One of my lifelong passions has been the sustainability of the planet. Yes, LIFELONG, and I was born in 1959! My parents subscribed to the Rodale Press publication Organic Gardening when I was a toddler. We read food labels in the 1960s, we grew most of our own food (vegetable and animal); none of it had systemic pesticides, fertilizers, or herbicides, antibiotics, growth hormones, or artificial coloring. (The one exception to this was the small jar of Maraschino cherries my mother let me hide at the back of a shelf in the pantry. So far, I have no apparent side effects from the Red Dye #40.) There was quite a long period of time where the dirtiest four-letter word I knew was S-A-L-T.
Luckily, I grew up in a very small and rural town, where everyone was odd and there was no “normal” to be compared against. Sure, we may have been the only family around that didn’t eat Hamburger Helper or Cool Whip, but there weren’t enough of those who did to poke fun of us. We intentionally composted our kitchen scraps, but I imagine a lot of folks threw their garbage out in the back field for the sake of convenience. Maybe they knew way back then that landfills would become a problem…
I’ve walked the fine line between re-using and hoarding my whole life. My mother and I still do battle over just how many cardboard boxes she should keep on hand. She can’t stand to throw out perfectly good cardboard! (She doesn’t actually throw it away; she burns it in the furnace that heats her house each winter). About two years ago, we had an epiphany about our 50 years of reduce-reuse-recycle behavior: We’re almost mainstream! In fact, we’re cutting edge “cool”. (Thanks to another Rodale Press publication, An Inconvenient Truth.) We already have reusable grocery bags (for about 20 years now), we already turn off the lights (obsessively), we could go for days and weeks without driving, and we delight in catching rain water to save for a drier day.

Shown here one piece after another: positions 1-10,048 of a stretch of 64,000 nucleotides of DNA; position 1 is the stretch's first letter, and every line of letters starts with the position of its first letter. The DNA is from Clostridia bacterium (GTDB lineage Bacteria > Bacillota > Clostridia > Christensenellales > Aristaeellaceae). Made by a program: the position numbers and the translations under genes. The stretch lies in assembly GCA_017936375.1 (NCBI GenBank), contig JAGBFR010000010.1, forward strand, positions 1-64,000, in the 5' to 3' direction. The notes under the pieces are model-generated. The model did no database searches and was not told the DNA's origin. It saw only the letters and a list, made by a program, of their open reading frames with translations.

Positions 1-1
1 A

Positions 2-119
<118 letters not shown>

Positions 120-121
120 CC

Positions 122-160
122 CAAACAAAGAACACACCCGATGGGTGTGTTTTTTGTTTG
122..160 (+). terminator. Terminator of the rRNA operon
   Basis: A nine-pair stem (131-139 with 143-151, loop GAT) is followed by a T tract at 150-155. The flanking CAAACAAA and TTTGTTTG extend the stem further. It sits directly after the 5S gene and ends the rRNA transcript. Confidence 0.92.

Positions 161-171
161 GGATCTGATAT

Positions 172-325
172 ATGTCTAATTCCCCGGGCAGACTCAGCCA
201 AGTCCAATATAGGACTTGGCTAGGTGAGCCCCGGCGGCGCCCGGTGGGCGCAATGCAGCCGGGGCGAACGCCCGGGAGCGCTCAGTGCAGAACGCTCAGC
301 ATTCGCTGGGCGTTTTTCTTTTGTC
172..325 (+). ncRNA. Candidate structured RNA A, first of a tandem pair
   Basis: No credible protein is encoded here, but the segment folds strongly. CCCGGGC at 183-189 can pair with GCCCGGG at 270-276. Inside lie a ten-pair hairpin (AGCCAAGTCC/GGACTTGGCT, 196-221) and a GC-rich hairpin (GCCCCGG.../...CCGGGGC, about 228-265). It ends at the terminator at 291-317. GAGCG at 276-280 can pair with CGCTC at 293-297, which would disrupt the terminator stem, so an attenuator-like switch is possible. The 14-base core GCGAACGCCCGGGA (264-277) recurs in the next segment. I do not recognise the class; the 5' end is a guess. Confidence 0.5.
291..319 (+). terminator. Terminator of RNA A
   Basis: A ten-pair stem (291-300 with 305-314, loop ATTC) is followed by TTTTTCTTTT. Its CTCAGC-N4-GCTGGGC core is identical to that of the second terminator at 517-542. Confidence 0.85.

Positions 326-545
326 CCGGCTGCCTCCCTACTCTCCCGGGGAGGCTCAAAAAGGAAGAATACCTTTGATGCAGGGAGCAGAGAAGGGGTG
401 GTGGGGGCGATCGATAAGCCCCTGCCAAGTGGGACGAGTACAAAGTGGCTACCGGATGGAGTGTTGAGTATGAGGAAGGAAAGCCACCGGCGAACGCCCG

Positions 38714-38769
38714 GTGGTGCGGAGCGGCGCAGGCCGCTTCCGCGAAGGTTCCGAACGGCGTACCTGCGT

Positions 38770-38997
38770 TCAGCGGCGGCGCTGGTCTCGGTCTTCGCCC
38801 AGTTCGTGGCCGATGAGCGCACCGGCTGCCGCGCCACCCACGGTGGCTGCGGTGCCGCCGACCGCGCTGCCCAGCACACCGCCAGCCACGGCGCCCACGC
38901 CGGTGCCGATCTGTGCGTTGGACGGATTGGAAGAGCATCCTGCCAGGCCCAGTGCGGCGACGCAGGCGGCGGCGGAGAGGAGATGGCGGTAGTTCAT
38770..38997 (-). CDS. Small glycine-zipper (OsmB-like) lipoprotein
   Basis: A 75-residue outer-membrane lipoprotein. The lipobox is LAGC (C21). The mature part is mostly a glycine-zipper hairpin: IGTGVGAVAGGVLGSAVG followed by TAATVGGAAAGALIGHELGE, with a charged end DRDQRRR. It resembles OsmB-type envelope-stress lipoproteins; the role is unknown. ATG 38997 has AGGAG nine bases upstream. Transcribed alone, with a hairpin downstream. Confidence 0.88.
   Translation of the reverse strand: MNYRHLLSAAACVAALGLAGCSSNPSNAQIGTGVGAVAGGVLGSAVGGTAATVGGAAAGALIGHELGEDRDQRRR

The one thing I have done for the environment that Mom hasn’t had a chance to do is what I get more and more excited about each day: e-Learning. In 2005 I began promoting it as “Green Learning”. I was met with vacuous stares from my friends and colleagues. In 2007 I created this super cool eWheel; it represents the footprint (mostly carbon) savings of eLearning over the corporate training I did for 20 years. Now, I’m developing a website dedicated to this very topic. It will show how I derived the values, what I learned in the process, and things that you might want to consider when implementing “green” training and travel policies for your businesses.
eLearning is not a way to reduce personal interaction or teach on the cheap. It’s about making the world a better, cleaner, and more knowledgeable place for everyone to live. Come on, jump on the bandwagon with me!
Earth Day 2011 update: My site dedicated to Green Training is LeaveALegacyNotAFootprint is up and running, if not totally complete. Currently, there are several WordPress plugins dedicated to sustainable living and business practices, links to sites that will help you with your own business, and steps for calculating your own footprint. Check it out!